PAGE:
Best viewed in
Internet Explorer

Music (PDF)

Music (BMW)

Back to

Updated 07/01/2020


Col: Craigies Farewell to the 74th

The "74th" refers to the 74th Highlanders. In the year 1787 four new regiments were ordered to be raised for the service of the state, to be numbered the 74th, 75th, 76th, and 77th. The first two were directed to be raised in the north of Scotland, and were to be Highland regiments. The regimental establishment of each was to consist of ten companies of 75 men each, with the customary number of commissioned and non-commissioned officers. 

The regiment was raised in Glasgow by Major-General Sir Archibald Campbell for service in India as the 74th (Highland) Regiment of Foot in October 1787. 

In accordance with the Declaratory Act 1788 the cost of raising the regiment was recharged to East India Company on the basis that the act required that expenses "should be defrayed out of the revenues" arising there.  The regiment embarked for India in February 1789 and took part in the Siege of Bangalore in February 1791 and the Siege of Seringapatam in February 1792 during the Third Anglo-Mysore War.

The regiment also saw action at the Battle of Mallavelly in March 1799 and went on to form part of the storming party at the Siege of Seringapatam in April 1799 during the Fourth Anglo-Mysore War.  It subsequently saw action at skirmishes in spring 1803 during the First Anglo-Maratha War and went on to fight at the Battle of Assaye in April 1803 during the Second Anglo-Maratha War: at Assaye the regiment suffered terrible losses under a hail of cannon fire.  From strength of about 500, the 74th lost ten officers killed and seven wounded, and 124 other ranks killed and 270 wounded. The regiment went to fight at the Battle of Argaon in November 1803 and the Capture of Gawilghur in December 1803. It returned to England in February 1806and then lost its Highland status due to recruiting difficulties, becoming the 74th Regiment of Foot in April 1809.

The regiment saw action in the Napoleonic Wars before embarking for Ireland in June 1814.  The regiment embarked from Ireland for Halifax, Nova Scotia in May 1818: on arrival units were detached for service in St. John's, Newfoundland and Labrador and Saint John, New Brunswick. The regiment moved on to Bermuda in August 1828 and then returned home in December 1829. The regiment embarked for Barbados in September 1834 and, after arrival there, moved on to Grenada in December 1834. The regiment transferred to Antigua in November 1835: it was then split into two formations which were deployed to Dominica and to Saint Lucia in February 1837. The regiment moved on to Quebec in Canada in May 1841before embarking for home and landing at Deal in March 1845. Later that year it reverted to its earlier name as the 74th (Highland) Regiment of Foot. The commanding officer, Colonel Eyre Crabbe, was able to assure the Commander-in-Chief of the Forces, the Duke of Wellington, "that throughout the varied services and changes of so many years, a strong national feeling, and a connection with Scotland by recruiting, had been constantly maintained."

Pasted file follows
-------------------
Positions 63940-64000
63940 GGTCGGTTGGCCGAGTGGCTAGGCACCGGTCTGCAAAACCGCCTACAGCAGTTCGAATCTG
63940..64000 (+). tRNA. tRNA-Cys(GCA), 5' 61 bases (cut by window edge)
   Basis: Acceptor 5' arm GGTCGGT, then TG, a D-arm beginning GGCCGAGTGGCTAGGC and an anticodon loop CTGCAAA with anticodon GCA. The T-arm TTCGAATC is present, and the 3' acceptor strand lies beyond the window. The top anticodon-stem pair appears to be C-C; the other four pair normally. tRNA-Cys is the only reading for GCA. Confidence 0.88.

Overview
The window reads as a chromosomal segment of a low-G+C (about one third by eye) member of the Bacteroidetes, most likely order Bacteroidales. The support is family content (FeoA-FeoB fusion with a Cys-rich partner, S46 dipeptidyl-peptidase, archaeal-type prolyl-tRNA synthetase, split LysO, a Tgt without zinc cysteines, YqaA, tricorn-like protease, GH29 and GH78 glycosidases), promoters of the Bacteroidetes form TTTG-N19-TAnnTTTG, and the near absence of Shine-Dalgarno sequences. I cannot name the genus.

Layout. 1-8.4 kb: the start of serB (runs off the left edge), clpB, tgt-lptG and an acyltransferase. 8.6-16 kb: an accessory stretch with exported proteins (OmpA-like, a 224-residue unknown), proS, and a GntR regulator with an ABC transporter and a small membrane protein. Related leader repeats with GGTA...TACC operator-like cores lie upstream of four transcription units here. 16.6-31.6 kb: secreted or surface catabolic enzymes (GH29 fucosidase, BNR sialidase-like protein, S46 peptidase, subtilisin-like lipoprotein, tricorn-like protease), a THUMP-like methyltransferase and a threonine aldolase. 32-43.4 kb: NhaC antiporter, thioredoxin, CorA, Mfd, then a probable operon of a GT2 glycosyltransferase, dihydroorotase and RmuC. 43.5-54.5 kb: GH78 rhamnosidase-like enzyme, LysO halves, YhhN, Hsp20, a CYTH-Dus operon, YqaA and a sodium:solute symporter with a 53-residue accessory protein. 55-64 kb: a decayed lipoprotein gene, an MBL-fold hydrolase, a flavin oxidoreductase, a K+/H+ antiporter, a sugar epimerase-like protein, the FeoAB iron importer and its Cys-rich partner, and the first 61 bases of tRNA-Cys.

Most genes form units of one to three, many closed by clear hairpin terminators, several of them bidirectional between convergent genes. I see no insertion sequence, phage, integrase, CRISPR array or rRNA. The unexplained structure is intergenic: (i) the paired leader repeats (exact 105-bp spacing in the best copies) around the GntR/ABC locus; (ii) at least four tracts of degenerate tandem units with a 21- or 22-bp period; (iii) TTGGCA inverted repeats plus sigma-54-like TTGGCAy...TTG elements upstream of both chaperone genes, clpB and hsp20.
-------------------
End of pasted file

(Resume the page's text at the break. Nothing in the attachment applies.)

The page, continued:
The regiment then sailed to the Cape Colony in 1851 to take part in the Eighth Xhosa War. In 1852 a detachment from the regiment departed Simon's Town aboard the troopship HMS Birkenhead bound for Port Elizabeth. At two o'clock in the morning on 28 February 1852, the ship struck rocks at Danger Point, just off Gansbaai. The troops assembled on deck, and allowed the women and children to board the lifeboats first, but then stood firm as the ship sank when told by officers that jumping overboard and swimming to the lifeboats would mostly likely upset those boats and endanger the civilian passengers. 357 men drowned. The regiment's commanding officer, Lieutenant Colonel Alexander Seaton, together with one his ensigns and 48 of his other ranks, were among those that perished.


The regiment embarked for India in 1854 and helped to suppress the Indian Rebellion in 1857 before returning home in 1864. It was deployed to Gibraltar in 1868, to Malta in 1872 and to the Straits Settlements in 1876. It went on to Hong Kong in 1878 before returning to the Straits Settlements in 1879 and returning home in 1880.


As part of the Cardwell Reforms of the 1870s, where single-battalion regiments were linked together to share a single depot and recruiting district in the United Kingdom, the 74th was linked with the 26th (Cameronian) Regiment of Foot, and assigned to district no. 59 at Hamilton Barracks. On 1 July 1881 the Childers Reforms came into effect and the regiment amalgamated with the 71st (Highland) Regiment of Foot to become the 2nd battalion, Highland Light Infantry.